Tuesday, May 21, 2013

rosetta stone

i love a lot of Japanese stuff, but I'm far from being an honest to goodness Japan-o-phile. Siam Shade is one of my favorite bands, Ghost in the Shell is one of my favorite movies, and DBZ is DBZ. But I've never enjoyed trying sushi, I can't use chopsticks worth a damn, and I usually have to be dragged into watching anime (even if I usually wind up liking it). I'd thought about travelling there semi-long-term when I was still in school, but the planets didn't line up right for that to happen. I still harbor hopes of one day getting my ass across the Pacific, in a vacation context at the very least.

Because I hate the idea of having to constantly ask "do you speak English?", I picked up a copy of the Rosetta Stone for Japanese. The package costs about what I'd call fair for this type of thing, but it's not exactly a tiny investment, so I'd read some reviews first just to see what others thought. The purchase would be a huge roll of the dice, apparently, as reviews were split at best, with negative reviews mostly coming from people who identified as polyglots. So, the people who are most familiar with language-learning hate it the most. Not a good sign.

I covered my eyes with my palm and clicked "Submit Order", because I figured if I didn't go this route, I'd be taking classes anyway. And one or two semesters cost the same as Rosetta Stone, so it's not a huge loss in relative terms. I'm not very far in, but can probably give some first impressions now. I can't tell if it's a viable substitute for real classes just yet, but I do have 2 years of Spanish training (courtesy of public education) to compare it to. Donde esta la biblioteca?

So since I'm basically fluent in Spanish, I'll be able to tell you if Rosetta Stone helps you achieve this same expert level of proficiency. First, let's get into the nuts and bolts of how it teaches. It uses some mic input for pronunciation courses, but for the most part the lessons are carried out by way of multiple choice questions, communicated entirely with pictures. They do include the text for your options, but for the most part you'll match audio to it's corresponding answer. So, you'll hear the word for apple which is "ringo", and be asked to pick the picture of an apple.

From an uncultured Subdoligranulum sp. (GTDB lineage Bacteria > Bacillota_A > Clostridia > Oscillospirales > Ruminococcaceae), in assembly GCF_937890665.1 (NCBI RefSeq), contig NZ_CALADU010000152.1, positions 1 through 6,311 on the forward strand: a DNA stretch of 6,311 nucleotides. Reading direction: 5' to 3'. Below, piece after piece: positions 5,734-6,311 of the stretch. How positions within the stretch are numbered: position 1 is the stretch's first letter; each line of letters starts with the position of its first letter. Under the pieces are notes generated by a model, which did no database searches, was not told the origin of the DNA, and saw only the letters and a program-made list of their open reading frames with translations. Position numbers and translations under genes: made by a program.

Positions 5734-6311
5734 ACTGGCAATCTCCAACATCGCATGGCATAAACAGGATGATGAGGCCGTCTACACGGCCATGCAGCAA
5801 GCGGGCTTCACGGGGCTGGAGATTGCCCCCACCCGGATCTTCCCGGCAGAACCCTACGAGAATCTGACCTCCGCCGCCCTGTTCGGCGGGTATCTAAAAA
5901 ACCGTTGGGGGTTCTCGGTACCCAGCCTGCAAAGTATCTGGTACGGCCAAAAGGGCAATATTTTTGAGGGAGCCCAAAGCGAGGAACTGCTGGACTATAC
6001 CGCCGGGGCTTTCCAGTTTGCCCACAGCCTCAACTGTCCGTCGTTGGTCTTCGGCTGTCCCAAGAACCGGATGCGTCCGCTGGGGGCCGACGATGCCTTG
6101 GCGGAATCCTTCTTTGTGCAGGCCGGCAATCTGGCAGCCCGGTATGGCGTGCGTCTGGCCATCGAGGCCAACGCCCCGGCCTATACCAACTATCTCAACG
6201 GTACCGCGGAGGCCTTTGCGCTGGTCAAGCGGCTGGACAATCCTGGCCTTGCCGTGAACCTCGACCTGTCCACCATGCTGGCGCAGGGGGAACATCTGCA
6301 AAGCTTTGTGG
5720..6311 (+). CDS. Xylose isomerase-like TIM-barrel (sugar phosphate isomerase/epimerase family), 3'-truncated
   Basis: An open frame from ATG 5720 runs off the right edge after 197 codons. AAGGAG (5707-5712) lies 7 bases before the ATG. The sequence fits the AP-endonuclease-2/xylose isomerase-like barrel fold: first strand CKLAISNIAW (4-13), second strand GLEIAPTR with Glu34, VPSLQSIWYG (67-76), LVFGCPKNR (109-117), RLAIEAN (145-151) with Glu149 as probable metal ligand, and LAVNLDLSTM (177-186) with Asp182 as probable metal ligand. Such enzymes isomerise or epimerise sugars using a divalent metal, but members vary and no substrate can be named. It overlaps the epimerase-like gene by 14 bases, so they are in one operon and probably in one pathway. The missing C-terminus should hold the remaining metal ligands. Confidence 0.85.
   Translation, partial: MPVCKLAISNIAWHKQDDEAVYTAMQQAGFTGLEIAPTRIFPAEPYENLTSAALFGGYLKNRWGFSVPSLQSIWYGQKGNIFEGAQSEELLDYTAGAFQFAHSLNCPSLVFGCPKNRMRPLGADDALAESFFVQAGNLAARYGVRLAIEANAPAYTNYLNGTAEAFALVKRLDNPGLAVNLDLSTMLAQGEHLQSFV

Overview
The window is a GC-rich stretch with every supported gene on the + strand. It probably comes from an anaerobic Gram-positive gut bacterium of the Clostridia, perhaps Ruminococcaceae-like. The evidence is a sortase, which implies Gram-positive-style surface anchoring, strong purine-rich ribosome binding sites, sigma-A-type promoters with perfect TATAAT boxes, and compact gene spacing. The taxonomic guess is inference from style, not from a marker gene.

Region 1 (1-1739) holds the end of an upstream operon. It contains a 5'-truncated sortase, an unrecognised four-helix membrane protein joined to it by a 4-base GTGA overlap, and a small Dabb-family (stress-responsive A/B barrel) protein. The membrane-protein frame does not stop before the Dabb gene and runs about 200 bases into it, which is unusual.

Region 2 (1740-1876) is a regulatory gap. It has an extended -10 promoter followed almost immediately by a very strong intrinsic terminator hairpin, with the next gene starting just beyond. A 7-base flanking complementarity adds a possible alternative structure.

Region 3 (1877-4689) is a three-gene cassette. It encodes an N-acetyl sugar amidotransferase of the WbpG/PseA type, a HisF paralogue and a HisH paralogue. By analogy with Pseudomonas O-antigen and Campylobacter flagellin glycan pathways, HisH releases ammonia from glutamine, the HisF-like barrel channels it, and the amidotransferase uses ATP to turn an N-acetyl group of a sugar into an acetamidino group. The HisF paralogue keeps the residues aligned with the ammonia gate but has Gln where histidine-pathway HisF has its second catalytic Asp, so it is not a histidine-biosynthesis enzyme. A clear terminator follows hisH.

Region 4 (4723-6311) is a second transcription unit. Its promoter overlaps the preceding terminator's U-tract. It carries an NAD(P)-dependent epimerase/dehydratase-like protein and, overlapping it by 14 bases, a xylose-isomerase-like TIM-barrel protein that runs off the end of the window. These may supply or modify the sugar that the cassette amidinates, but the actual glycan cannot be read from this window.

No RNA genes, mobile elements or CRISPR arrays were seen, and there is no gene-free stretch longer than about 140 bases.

Beatlemania knows no bounds I guess. 
Once it knows you have a few basic vocabulary words down, it'll teach you some basic sentences, and it follows this type of progression throughout. It'll take what you have confirmed to know, and throw something a little bit new at you, and let you do the deconstructing as far as what the new element is, what it means, and what it "does". For instance, if you know the words for "apple", "to eat" and "boy", it'll then show you how to say "the boy is eating the apple". It's a small enough change that you can figure out the grammar of the sentence by separating it from the nouns and verb. Depending on your outlook on this sort of thing, playing detective can be a fun and engaging way to learn, or it can be a juvenile waste of your time. You pick.